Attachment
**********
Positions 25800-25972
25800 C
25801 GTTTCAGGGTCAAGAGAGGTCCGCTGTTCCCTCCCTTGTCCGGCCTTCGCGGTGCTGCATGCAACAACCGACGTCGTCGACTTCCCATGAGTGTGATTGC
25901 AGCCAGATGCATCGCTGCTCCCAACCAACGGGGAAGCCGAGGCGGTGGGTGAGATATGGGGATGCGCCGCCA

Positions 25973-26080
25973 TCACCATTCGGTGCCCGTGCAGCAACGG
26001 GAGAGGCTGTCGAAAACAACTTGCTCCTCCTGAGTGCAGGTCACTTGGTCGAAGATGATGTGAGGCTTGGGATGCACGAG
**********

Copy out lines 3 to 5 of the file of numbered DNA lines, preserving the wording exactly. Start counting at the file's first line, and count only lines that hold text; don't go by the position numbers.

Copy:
25801 GTTTCAGGGTCAAGAGAGGTCCGCTGTTCCCTCCCTTGTCCGGCCTTCGCGGTGCTGCATGCAACAACCGACGTCGTCGACTTCCCATGAGTGTGATTGC
25901 AGCCAGATGCATCGCTGCTCCCAACCAACGGGGAAGCCGAGGCGGTGGGTGAGATATGGGGATGCGCCGCCA

Positions 25973-26080